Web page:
Meeting the Students

October 13, 2010 at 2:14 PM | Posted in AmeriCorps, Class, Lesson Plans, Teaching | Leave a comment

September is a very busy month here at LCNV. There are registrations, there is data entry, and many other things that just consume our time. The most exciting thing, however, happens at the end of September when classes begin and the teachers meet their students. Little by little, the teachers get to know their students, and this is perhaps one of the most important and rewarding parts of the job. It is important to know a little bit about each student because it helps with lesson planning. For example, what if you had a class that was mainly composed of construction workers?  Would you spend so much time teaching them about getting books out of the library or getting a library card? Most likely you would lesson plan to help them build the type of vocabulary that they might hear at work every day. Also, what if you knew that a group of students in your class had almost no schooling and their literacy skills were way too low? In this case you would know that a little more lesson planning is required and that referring them to the ESOL tutoring program is probably the best thing to do.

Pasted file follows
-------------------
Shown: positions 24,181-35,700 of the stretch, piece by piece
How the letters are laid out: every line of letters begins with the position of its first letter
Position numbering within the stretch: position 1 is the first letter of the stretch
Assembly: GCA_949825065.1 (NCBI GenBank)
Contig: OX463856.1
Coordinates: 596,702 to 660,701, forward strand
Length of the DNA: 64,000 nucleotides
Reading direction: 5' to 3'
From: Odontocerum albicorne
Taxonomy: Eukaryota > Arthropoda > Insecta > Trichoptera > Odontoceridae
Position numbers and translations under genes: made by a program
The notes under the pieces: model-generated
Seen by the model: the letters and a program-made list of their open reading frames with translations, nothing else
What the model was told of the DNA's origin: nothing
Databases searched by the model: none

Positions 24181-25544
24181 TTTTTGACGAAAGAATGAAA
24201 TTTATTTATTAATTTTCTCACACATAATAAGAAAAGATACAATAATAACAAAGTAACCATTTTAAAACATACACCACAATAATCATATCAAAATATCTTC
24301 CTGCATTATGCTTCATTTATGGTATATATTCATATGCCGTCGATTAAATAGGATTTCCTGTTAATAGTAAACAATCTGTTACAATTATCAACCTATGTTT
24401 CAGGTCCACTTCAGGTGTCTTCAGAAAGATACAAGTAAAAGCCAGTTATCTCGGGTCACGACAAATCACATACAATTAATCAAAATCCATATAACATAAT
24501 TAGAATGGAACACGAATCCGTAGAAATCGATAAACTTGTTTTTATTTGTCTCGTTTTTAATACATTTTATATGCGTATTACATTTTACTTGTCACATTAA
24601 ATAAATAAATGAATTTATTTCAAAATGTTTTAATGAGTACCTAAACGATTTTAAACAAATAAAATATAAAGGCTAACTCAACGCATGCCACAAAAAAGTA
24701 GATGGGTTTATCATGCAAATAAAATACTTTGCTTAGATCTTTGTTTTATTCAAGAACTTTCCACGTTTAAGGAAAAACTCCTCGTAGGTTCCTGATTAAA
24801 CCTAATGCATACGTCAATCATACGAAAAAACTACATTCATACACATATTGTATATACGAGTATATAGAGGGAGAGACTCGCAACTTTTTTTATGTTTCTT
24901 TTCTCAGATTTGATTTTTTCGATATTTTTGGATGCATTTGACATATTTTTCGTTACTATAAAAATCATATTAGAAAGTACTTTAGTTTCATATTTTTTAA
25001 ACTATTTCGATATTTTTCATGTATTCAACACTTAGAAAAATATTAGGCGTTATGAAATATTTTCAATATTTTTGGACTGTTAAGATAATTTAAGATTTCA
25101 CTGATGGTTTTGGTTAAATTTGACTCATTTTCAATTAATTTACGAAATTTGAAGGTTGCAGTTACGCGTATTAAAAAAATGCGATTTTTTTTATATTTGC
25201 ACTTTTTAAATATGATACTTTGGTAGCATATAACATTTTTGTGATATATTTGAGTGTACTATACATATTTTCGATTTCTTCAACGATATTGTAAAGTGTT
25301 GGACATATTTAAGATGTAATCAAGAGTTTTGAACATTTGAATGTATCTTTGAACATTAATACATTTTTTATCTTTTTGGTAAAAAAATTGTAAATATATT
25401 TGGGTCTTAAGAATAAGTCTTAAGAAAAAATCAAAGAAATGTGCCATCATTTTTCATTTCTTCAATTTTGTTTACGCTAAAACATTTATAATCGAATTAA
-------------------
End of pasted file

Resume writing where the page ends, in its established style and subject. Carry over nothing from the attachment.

I would say that getting to know the student is the most rewarding part of teaching for me. After all, how can you not feel like helping someone when you know that, for example, they migrated to the United States from Afghanistan, and that they never had the chance to go to school? Another example, how can you not feel motivated to help when you know that one of your students was an airplane mechanic back home and is learning English so he can one day obtain his airplane mechanic certification in the U.S. and have a better life? In addition, students can give teachers those moments that I can only describe as priceless. For instance, when one of your students says, in the little English they know, that you are a great teacher and that they are learning a lot. That is the type of recognition that ESOL teachers look for.

-Jose Flores, Lead Teacher and AmeriCorps Volunteer


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